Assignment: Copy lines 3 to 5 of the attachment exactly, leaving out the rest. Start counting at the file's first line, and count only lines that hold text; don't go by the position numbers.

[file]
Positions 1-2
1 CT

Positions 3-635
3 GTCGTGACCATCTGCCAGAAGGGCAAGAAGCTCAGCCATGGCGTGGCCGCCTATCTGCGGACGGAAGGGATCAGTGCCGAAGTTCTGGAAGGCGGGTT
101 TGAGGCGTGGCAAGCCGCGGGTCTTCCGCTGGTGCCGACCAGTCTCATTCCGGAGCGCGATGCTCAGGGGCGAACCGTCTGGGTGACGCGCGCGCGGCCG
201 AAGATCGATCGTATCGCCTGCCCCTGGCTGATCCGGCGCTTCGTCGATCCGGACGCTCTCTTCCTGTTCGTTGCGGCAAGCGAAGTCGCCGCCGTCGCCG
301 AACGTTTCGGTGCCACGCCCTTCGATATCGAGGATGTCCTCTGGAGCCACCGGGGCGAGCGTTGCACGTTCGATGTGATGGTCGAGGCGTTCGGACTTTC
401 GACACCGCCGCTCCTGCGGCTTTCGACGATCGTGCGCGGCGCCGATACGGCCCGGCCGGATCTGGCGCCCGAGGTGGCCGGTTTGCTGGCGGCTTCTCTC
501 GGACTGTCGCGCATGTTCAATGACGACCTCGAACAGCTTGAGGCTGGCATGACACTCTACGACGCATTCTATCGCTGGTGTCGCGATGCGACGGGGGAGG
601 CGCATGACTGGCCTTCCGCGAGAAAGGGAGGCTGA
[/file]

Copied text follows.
Positions 3-635
3 GTCGTGACCATCTGCCAGAAGGGCAAGAAGCTCAGCCATGGCGTGGCCGCCTATCTGCGGACGGAAGGGATCAGTGCCGAAGTTCTGGAAGGCGGGTT
101 TGAGGCGTGGCAAGCCGCGGGTCTTCCGCTGGTGCCGACCAGTCTCATTCCGGAGCGCGATGCTCAGGGGCGAACCGTCTGGGTGACGCGCGCGCGGCCG